This month’s walk will most likely be remembered as one of the best for many years. A party of 14 set off along the West Bank to the River Amber in bright sunshine and a fresh to strong breeze, with regular leader Paul Beard intent on regaling us with the delights of the recent club trip to Scotland. Everyone will have their own ‘best’ sighting from the walk, but the highlights included great views of Red Kite, Kingfisher, Common Tern, Little Egret, and the 2015 Enterprise Masters Championship.
Fifty bird species made it onto the list: Blackbird, Blackcap, Black-headed Gull, Blue Tit, Bullfinch, Canada Goose, Carrion Crow, Chaffinch, Chiffchaff, Common Buzzard, Common Kestrel, Common Tern, Coot, Cormorant, Dunnock, Goldfinch, Great Crested Grebe, Great Spotted Woodpecker, Great Tit, Greenfinch, Grey Heron, Greylag Goose and goslings, House Martin, House Sparrow, Jackdaw, Lapwing, Little Egret, Little Ringed Plover, Long-tailed Tit, Kingfisher, Magpie, Mallard, Mistle Thrush, Mute Swan, Nuthatch, Pied Wagtail, Red Kite, Robin, Sand Martin, Sedge Warbler, Skylark, Stock Dove, Swallow, Swift, Tufted Duck, Whitethroat, Willow Warbler, Woodpigeon, Wren, Yellowhammer.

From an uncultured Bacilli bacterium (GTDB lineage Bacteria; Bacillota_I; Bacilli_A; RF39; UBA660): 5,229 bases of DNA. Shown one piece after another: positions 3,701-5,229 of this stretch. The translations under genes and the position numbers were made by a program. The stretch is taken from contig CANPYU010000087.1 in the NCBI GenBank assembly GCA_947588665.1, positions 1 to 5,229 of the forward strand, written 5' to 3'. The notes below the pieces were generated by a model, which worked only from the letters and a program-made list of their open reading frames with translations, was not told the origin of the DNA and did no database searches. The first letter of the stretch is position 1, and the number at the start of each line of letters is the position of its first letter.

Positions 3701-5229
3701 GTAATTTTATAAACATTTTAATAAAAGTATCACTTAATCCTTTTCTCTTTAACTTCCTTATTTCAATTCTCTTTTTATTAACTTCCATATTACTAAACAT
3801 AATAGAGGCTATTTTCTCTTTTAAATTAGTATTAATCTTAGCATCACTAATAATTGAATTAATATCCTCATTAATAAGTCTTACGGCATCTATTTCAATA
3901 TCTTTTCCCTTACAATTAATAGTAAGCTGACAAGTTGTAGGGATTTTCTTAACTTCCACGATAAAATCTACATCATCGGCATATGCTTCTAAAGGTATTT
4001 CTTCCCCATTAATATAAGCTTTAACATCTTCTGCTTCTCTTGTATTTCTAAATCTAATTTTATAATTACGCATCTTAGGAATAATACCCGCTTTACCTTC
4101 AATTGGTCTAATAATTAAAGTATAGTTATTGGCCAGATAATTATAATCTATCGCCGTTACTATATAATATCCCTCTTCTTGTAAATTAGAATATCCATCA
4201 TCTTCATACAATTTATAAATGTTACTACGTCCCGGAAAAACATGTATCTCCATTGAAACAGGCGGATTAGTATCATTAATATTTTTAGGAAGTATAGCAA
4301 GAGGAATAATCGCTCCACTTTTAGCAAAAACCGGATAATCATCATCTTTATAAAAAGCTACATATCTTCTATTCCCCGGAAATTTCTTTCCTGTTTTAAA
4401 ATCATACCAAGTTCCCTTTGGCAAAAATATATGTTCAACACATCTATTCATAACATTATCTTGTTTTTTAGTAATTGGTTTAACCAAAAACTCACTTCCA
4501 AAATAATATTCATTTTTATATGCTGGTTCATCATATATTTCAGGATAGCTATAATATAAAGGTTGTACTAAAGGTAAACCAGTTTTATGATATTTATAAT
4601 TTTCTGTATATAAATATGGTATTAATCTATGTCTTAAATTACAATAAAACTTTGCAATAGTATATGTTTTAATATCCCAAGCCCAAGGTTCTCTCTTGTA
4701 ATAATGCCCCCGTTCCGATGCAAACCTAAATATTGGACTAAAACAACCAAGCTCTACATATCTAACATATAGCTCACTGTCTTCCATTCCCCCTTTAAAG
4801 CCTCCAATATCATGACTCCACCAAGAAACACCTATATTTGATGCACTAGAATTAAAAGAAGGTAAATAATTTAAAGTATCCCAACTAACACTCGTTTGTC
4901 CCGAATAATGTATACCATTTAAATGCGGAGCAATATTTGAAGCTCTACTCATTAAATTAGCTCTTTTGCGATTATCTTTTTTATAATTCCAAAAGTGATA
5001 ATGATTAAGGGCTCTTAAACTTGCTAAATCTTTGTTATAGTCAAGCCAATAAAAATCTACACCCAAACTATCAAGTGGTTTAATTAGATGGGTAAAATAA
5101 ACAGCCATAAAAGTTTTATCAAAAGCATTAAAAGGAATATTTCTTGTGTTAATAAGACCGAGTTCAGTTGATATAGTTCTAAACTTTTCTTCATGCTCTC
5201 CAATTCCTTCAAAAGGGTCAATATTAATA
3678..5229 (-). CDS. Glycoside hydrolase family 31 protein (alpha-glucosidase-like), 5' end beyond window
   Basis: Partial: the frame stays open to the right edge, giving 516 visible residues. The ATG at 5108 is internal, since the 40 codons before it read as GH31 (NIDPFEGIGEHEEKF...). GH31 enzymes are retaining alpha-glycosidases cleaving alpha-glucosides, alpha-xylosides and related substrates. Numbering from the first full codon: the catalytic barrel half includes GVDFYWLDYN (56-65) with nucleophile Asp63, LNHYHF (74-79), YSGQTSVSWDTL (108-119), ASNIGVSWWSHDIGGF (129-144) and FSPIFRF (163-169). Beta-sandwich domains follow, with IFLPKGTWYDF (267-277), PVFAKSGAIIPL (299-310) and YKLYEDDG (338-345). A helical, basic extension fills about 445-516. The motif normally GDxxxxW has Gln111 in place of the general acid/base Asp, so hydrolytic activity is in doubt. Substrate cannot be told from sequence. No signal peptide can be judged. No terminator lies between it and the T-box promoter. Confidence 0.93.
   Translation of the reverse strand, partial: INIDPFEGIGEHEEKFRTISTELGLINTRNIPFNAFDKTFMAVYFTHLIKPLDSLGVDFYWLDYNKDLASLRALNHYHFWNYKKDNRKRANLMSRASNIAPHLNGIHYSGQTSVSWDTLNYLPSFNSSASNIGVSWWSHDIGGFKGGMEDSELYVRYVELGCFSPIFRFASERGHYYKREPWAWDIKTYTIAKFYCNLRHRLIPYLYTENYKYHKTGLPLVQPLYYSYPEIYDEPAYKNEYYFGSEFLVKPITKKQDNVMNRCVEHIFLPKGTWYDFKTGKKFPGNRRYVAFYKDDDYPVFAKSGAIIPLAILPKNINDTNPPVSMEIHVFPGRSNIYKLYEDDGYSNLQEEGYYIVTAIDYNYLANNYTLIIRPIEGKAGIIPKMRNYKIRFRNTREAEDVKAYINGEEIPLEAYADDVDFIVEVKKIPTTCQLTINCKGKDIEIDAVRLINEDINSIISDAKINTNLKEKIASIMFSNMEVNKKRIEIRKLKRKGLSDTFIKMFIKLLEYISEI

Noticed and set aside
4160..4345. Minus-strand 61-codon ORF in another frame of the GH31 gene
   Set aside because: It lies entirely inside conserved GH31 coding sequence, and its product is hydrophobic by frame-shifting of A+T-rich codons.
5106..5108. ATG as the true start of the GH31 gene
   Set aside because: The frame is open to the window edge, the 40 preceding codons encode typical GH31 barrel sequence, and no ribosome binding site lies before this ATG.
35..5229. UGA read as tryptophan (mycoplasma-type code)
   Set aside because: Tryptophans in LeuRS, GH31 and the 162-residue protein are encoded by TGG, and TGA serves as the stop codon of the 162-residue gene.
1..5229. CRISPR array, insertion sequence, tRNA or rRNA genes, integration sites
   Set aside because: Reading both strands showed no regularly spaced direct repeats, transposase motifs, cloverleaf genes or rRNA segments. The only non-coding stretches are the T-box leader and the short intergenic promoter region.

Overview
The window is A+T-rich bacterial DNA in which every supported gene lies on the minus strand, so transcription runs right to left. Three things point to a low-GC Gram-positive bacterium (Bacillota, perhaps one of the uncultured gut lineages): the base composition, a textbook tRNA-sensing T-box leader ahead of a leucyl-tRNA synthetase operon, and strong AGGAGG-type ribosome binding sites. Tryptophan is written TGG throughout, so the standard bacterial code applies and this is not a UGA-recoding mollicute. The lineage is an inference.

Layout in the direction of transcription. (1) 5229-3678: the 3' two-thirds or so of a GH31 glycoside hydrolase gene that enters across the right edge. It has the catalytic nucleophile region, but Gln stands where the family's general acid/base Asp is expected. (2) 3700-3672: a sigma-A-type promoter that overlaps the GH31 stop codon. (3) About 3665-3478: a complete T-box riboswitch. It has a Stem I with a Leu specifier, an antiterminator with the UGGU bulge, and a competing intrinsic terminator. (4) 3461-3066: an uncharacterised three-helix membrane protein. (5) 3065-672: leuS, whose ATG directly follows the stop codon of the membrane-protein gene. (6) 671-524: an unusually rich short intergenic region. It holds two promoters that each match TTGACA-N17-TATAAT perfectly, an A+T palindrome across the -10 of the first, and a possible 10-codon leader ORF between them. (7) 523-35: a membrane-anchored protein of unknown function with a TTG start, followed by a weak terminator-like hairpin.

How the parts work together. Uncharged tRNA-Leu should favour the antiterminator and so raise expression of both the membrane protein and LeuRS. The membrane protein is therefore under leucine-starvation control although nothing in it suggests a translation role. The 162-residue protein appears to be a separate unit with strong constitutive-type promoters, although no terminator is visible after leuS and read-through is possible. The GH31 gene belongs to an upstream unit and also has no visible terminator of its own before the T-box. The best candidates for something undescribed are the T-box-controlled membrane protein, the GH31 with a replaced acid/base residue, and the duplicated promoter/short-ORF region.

Whilst the strong wind might have been an ideal test for the sailing Masters – with fine displays of ‘planing’ and even a few capsizes – it was even more of a challenge for the butterflies; just one of each of Orange-tip, Red Admiral and Speckled Wood were seen, along with a handful of unidentified whites in the distance.
For those who asked about a wine-coloured flower growing in the verge near Bottom Farm, where we turned off the road to head for the river, this was Dusky Cranesbill Geranium phaeum. A native of France and Germany, it is now an established garden escape in Britain but is still very rare in the wild in Derbyshire, being recorded in just 12 out of 771 tetrads (2x2km squares) since 1987 (data from The Flora of Derbyshire, A Willmot and N Moyes, Pisces Publications 2015).